YouGov have released a post-election poll covering a variety of topics (albeit not, interestingly enough, voting intentions for the next election), and you won't be surprised to hear that Scottish independence is one of them. Among the Scottish subsample, there is majority support -
Respondents in Scotland only :
Support independence: 52%
Oppose independence: 43%
That's similar to the result of the Scottish subsample in the post-election Survation poll. Of course the sample sizes are so small that these numbers aren't reliable, but they can probably be taken as an early indication that, at the very least, the election result hasn't caused support for independence to immediately drop back.
The most intriguing finding is that English respondents are now much more supportive of independence than they were prior to the referendum. Across Britain, support has increased from 19% in mid-September to 30% now, and opposition has slumped from 65% to 51%. The most likely explanation for some people changing their minds is that they've realised since the referendum that it's not impossible in certain circumstances for left-wing Scottish votes to have some mild influence over how England is governed. There has been a complete transformation on the question of whether England would be better or worse off after independence - in September, a significant plurality said 'worse off', and now a significant plurality say 'better off'.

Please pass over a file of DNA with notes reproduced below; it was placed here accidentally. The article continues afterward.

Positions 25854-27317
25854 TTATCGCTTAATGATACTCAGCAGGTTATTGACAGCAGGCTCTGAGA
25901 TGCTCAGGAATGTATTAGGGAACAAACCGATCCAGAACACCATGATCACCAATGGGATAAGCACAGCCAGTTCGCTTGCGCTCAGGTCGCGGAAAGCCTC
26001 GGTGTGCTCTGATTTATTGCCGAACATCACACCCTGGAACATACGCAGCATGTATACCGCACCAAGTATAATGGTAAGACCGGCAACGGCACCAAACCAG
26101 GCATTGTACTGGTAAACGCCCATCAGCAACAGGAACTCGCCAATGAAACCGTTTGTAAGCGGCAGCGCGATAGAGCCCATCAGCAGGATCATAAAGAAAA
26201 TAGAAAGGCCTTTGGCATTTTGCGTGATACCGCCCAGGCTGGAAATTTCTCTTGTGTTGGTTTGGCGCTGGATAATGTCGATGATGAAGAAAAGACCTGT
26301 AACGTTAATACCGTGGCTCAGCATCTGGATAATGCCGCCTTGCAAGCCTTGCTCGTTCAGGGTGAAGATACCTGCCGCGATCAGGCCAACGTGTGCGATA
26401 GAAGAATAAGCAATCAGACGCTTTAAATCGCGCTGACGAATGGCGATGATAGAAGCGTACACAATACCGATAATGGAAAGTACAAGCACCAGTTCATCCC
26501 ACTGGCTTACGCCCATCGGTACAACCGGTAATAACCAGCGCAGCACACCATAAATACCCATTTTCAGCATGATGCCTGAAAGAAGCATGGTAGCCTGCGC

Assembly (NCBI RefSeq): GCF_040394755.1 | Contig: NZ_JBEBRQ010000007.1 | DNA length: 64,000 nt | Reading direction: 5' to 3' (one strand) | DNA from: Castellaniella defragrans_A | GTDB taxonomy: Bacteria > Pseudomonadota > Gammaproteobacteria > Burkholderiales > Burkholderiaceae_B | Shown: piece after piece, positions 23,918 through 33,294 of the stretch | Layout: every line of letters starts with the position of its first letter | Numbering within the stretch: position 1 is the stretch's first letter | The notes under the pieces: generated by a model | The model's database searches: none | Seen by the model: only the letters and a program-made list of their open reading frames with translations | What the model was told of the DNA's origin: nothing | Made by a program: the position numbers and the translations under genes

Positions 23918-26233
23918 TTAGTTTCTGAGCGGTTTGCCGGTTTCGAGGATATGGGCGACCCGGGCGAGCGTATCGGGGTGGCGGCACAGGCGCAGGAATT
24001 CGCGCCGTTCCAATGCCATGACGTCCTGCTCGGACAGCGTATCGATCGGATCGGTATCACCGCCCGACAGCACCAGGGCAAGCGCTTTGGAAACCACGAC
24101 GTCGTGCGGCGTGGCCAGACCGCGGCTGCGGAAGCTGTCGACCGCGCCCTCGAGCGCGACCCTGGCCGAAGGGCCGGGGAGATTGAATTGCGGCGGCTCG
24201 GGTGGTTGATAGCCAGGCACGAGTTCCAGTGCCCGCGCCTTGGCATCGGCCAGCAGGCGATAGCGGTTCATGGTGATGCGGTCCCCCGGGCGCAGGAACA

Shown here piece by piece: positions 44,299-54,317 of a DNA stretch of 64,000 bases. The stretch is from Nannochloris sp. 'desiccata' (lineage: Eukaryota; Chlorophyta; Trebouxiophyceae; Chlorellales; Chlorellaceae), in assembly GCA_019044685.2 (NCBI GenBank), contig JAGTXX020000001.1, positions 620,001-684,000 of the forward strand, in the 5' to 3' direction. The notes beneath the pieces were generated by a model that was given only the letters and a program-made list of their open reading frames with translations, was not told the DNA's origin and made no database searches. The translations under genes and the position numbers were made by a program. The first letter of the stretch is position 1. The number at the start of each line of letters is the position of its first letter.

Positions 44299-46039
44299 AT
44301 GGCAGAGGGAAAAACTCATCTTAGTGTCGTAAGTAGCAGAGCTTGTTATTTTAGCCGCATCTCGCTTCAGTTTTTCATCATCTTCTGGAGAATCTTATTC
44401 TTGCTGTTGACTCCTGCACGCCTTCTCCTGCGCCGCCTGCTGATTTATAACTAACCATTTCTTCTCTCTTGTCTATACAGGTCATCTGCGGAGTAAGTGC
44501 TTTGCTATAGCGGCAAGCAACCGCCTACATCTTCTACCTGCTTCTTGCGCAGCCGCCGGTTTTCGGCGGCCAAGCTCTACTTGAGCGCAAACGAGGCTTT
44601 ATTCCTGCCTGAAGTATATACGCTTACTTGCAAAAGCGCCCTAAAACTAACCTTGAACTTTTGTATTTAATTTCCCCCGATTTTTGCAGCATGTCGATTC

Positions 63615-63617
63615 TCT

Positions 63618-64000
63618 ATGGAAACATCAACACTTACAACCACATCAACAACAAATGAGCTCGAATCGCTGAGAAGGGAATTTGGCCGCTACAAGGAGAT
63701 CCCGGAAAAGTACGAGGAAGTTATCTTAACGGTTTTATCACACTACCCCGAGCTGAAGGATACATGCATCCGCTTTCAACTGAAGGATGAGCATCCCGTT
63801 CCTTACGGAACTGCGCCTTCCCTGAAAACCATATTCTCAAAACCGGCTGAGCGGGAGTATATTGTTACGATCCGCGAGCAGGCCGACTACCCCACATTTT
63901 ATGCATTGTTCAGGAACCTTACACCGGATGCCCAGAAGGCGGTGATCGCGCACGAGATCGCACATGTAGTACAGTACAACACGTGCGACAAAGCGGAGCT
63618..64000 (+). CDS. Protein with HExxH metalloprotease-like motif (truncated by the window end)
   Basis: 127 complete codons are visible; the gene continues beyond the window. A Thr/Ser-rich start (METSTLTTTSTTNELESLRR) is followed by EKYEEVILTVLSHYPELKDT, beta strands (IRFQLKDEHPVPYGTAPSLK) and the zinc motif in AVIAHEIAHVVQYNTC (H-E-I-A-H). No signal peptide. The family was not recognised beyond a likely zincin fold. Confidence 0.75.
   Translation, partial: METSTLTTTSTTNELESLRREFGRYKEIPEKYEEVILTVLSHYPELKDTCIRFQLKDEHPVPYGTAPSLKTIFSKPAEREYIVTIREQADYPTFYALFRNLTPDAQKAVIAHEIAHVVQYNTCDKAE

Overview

The SNP are also winning the battle of expectations - 54% of respondents across Britain, and 64% of respondents in Scotland, think that independence will happen within the next fifteen years.
I don't want to sound too paranoid about this, but YouGov have already started weighting by recalled vote from the 2015 election, and yet only 48% of the weighted Scottish subsample recall voting SNP, which is slightly too low. I hope the now-defunct (and little mourned) Kellner Correction that was used in YouGov's full-scale Scottish polls isn't going to be replaced by yet another dubious weighting scheme. The 74 SNP/Plaid voters in the raw sample of today's poll have been downweighted to count as just 47.
We also have the first post-election figures from YouGov on the EU referendum that we now know is definitely going to happen, and which could conceivably lead to a second independence referendum.
If there was a referendum on Britain's membership of the European Union, how would you vote? (Respondents across Britain) :
Stay in the EU: 45% (n/c)
Leave the EU: 36% (+3)
The Survation poll showed broadly similar figures. The argument that a vote to remain in the EU is now inevitable goes like this - there is already a modest majority, and that can only increase as business and the political establishment start campaigning for continued membership. But that was also the theory that held sway prior to the independence referendum, and it didn't quite work out like that. I have a suspicion that the anti-EU movement has suffered in recent months from becoming too closely associated with the lunatic fringe of UKIP. That will change as the vote approaches - a large number of Tory MPs, and a smattering of Labour MPs, will nail their colours to the mast for withdrawal, and the atmosphere will start to change. It also doesn't take a genius to work out what line the right-wing tabloid press will be pushing.